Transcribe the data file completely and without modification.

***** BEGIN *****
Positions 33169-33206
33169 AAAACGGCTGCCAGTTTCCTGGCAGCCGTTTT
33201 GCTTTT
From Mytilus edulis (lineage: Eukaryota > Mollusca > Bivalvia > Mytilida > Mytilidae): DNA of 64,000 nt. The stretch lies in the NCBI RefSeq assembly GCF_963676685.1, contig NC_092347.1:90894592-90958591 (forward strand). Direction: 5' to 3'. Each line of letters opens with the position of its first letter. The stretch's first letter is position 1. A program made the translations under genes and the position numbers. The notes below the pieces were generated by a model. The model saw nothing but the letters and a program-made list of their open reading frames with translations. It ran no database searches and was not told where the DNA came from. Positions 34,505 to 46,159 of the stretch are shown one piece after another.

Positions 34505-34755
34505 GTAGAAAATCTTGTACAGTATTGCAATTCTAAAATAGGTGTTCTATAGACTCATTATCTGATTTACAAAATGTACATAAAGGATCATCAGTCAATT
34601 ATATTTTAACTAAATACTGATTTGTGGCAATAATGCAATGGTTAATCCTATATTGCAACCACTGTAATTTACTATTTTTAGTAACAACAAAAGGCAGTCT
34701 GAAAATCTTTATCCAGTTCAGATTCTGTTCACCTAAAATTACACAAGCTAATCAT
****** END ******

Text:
Positions 33169-33206
33169 AAAACGGCTGCCAGTTTCCTGGCAGCCGTTTT
33201 GCTTTT
From Mytilus edulis (lineage: Eukaryota > Mollusca > Bivalvia > Mytilida > Mytilidae): DNA of 64,000 nt. The stretch lies in the NCBI RefSeq assembly GCF_963676685.1, contig NC_092347.1:90894592-90958591 (forward strand). Direction: 5' to 3'. Each line of letters opens with the position of its first letter. The stretch's first letter is position 1. A program made the translations under genes and the position numbers. The notes below the pieces were generated by a model. The model saw nothing but the letters and a program-made list of their open reading frames with translations. It ran no database searches and was not told where the DNA came from. Positions 34,505 to 46,159 of the stretch are shown one piece after another.

Positions 34505-34755
34505 GTAGAAAATCTTGTACAGTATTGCAATTCTAAAATAGGTGTTCTATAGACTCATTATCTGATTTACAAAATGTACATAAAGGATCATCAGTCAATT
34601 ATATTTTAACTAAATACTGATTTGTGGCAATAATGCAATGGTTAATCCTATATTGCAACCACTGTAATTTACTATTTTTAGTAACAACAAAAGGCAGTCT
34701 GAAAATCTTTATCCAGTTCAGATTCTGTTCACCTAAAATTACACAAGCTAATCAT